August 29 has been selected by NASA as the launch date for the maiden flight of the Space Launch System (SLS) lunar rocket on the Artemis 1 unpiloted test flight from Kennedy Space Center (KSC) in Florida.
NASA officials earlier determined that the fourth Wet Dress Rehearsal (WDR) Tanking Test conducted on June 20 was sufficiently successful to declare completion of the practice countdown and cryogenic fueling test campaign objectives despite a new hydrogen leak detected in the Artemis 1 rocket stack. Doing so cleared the path to move forward with setting the launch date of NET Aug. 29.
Work is underway to complete repairs on the hydrogen leak discovered during the last WDR cryogenic tanking test. Additional tests and preparations continue for NASA’s 32-story-tall SLS rocket that is already integrated with the Orion human-rated deep space capsule.
The official launch date was announced after an official launch review of all systems. The two-week launch window period runs from Aug. 23 through September 6, however, NASA has only selected possible launch dates during the second half of the window.
For an SLS launch on Aug. 29, the window opens at 8:38 a.m. EDT and runs for two hours until 10:38 a.m. EDT.
NASA teams have identified and reserved two other launch dates on the Eastern Range as placeholder dates for backup launch opportunities: Sept. 2 at 12:48 p.m. (two-hour window), and Sept. 5, at 5:12 p.m. EDT (90-minute window).
These dates are only possible if all goes well with final preparations, said Jim Free, NASA’s associate administrator of exploration systems, at a media briefing for reporters. “Those are dates just like other missions hold, so it’s not an agency commitment,” he said. “We’ll make the agency commitment at the flight readiness review, just a little over a week before launch. But these are the dates that the team is working to.”
An SLS launch on any of these three dates will enable a ‘long-class’ Orion mission of 39 to 42 days to the Moon and back to give the spacecraft the best workout possible before a crew of human astronauts fly aboard the Artemis 2 mission – now targeted for late 2024.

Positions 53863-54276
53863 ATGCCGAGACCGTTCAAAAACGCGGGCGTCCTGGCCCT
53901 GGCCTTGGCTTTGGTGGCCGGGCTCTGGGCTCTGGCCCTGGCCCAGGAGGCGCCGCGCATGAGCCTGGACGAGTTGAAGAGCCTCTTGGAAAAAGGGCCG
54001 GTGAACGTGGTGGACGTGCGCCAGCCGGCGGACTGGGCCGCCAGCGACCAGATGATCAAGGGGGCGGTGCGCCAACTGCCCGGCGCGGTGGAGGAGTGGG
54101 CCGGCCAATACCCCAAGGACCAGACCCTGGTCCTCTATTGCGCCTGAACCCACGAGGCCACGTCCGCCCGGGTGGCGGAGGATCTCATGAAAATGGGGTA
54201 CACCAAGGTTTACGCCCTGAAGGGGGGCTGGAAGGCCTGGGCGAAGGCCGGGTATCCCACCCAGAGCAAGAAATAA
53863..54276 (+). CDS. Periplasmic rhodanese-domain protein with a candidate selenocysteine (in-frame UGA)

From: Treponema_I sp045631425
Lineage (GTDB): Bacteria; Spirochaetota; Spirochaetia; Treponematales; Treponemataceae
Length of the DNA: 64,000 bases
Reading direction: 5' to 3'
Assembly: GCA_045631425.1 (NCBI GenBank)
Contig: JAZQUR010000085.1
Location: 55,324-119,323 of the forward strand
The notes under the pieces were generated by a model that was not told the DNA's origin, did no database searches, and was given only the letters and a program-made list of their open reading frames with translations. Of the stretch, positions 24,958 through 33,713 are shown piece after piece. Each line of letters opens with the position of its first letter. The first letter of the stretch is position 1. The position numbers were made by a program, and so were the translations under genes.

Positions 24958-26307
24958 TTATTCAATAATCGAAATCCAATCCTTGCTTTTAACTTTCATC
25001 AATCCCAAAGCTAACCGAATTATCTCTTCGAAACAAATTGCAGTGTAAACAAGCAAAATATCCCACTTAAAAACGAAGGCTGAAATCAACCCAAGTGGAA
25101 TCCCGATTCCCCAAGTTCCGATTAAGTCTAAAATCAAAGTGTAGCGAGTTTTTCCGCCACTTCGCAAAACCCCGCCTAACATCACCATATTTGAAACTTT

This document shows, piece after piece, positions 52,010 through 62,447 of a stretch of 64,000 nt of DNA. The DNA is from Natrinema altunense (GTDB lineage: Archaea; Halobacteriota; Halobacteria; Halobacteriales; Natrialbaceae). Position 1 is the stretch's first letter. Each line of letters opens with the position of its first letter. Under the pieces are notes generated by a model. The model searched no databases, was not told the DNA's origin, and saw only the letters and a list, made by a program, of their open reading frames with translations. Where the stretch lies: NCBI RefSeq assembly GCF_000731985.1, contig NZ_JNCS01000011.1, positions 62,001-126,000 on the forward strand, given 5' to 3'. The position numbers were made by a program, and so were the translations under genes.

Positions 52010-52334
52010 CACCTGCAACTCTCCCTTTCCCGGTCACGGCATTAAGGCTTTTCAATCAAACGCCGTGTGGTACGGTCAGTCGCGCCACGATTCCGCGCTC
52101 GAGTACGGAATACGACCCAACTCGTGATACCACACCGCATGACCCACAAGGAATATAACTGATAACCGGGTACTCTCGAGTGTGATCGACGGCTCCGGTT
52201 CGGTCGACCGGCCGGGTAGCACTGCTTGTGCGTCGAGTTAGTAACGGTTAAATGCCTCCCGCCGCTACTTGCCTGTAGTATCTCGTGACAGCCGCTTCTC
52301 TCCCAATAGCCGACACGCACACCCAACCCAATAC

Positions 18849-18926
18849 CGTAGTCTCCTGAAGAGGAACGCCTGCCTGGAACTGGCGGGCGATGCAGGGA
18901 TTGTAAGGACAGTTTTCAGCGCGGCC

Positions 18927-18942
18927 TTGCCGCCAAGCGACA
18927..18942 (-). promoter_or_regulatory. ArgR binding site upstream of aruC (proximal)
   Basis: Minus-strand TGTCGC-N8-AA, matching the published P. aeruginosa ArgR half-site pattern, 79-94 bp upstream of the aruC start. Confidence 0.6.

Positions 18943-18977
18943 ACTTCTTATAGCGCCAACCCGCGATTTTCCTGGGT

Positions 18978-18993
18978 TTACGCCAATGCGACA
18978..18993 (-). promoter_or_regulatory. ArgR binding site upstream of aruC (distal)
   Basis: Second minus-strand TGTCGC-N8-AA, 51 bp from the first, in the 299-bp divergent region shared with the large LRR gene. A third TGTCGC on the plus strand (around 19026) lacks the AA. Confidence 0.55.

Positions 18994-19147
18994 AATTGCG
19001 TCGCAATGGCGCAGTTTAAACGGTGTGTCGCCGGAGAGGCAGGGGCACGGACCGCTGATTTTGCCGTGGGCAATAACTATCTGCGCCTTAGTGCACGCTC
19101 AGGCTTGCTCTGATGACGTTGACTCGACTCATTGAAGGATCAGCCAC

Artemis 1 will be uncrewed and is the first test flight in NASA’s Project Artemis program that is aiming to return humans to the Moon for the first time in five decades.
A flurry of activity is already in progress at KSC and other NASA Centers to enable the inaugural SLS launch as soon as possible. Teams are completing final repairs and testing, and accomplishing checkouts to ready the rocket for launch.
Technicians replaced seals on the disconnect of the tail service mast umbilical and are testing them to confirm there are no additional leaks. The work was made more difficult by the need to enter the engine section. The seals were replaced to address a hydrogen leak during the final wet dress rehearsal in June.
“During work to repair the source of a hydrogen leak, engineers identified a loose fitting on the inside wall of the rocket’s engine section, where the quick disconnect for the liquid hydrogen umbilical attaches. The component called a “collet” is a fist-sized ring that guides the quick disconnect during assembly operations. Teams will repair the collet by entering the engine section in parallel with other planned work for launch preparations. Technicians have replaced the seals on the quick disconnect of the tail service mast umbilical and will reattach the umbilical plate once the loose collet is addressed,” said NASA.
Engineers are also finishing the installation of the flight batteries. Teams have installed the batteries for the solid rocket boosters and interim cryogenic propulsion stage, followed by the core stage batteries. They are also installing the flight termination system (FTS).
If all goes well, the integrated SLS/Orion stack will then roll back out for the third time to pad 39B. The Apollo-era crawler-transporter-2 (CT-2) moves at a top speed of about 0.8 mph (1.3 kph), taking approximately 10 hours to make the 4.2-mile trek down the rocky path. After SLS reaches the launch complex, the team needs 10 to 14 days for pad preparations.
However, the FTS is only verified for 20 days starting from the VAB rollout day. It is limited due to battery lifetime After 20 days the entire stack has to roll back to the VAB for battery replacement – thus requiring another month of delays for the trip back and forth.
The space agency can attempt three launch attempts within seven days out at the pad – which would conclude on Sept. 6 for Launch Period 25. The next possible launch period won’t open until Sept. 19.